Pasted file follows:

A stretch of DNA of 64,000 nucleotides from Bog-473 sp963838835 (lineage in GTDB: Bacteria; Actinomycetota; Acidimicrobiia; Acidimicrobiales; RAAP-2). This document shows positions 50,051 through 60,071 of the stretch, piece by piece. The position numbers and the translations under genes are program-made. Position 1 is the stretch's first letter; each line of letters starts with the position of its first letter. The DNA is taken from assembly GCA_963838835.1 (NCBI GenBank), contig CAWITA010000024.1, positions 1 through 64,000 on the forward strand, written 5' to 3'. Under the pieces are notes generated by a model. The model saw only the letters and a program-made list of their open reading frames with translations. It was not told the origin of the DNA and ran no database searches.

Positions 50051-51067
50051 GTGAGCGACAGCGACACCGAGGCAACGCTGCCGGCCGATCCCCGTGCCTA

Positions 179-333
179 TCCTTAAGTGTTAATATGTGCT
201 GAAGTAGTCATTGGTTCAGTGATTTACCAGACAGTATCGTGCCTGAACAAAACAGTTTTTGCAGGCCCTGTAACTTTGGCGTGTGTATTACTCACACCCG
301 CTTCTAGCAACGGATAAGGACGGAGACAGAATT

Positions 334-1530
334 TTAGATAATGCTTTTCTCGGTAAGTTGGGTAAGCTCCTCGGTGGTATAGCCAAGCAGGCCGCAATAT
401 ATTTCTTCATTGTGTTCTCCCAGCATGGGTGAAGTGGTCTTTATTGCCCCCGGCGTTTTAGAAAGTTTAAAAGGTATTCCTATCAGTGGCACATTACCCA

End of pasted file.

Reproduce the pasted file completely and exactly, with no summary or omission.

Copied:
A stretch of DNA of 64,000 nucleotides from Bog-473 sp963838835 (lineage in GTDB: Bacteria; Actinomycetota; Acidimicrobiia; Acidimicrobiales; RAAP-2). This document shows positions 50,051 through 60,071 of the stretch, piece by piece. The position numbers and the translations under genes are program-made. Position 1 is the stretch's first letter; each line of letters starts with the position of its first letter. The DNA is taken from assembly GCA_963838835.1 (NCBI GenBank), contig CAWITA010000024.1, positions 1 through 64,000 on the forward strand, written 5' to 3'. Under the pieces are notes generated by a model. The model saw only the letters and a program-made list of their open reading frames with translations. It was not told the origin of the DNA and ran no database searches.

Positions 50051-51067
50051 GTGAGCGACAGCGACACCGAGGCAACGCTGCCGGCCGATCCCCGTGCCTA

Positions 179-333
179 TCCTTAAGTGTTAATATGTGCT
201 GAAGTAGTCATTGGTTCAGTGATTTACCAGACAGTATCGTGCCTGAACAAAACAGTTTTTGCAGGCCCTGTAACTTTGGCGTGTGTATTACTCACACCCG
301 CTTCTAGCAACGGATAAGGACGGAGACAGAATT

Positions 334-1530
334 TTAGATAATGCTTTTCTCGGTAAGTTGGGTAAGCTCCTCGGTGGTATAGCCAAGCAGGCCGCAATAT
401 ATTTCTTCATTGTGTTCTCCCAGCATGGGTGAAGTGGTCTTTATTGCCCCCGGCGTTTTAGAAAGTTTAAAAGGTATTCCTATCAGTGGCACATTACCCA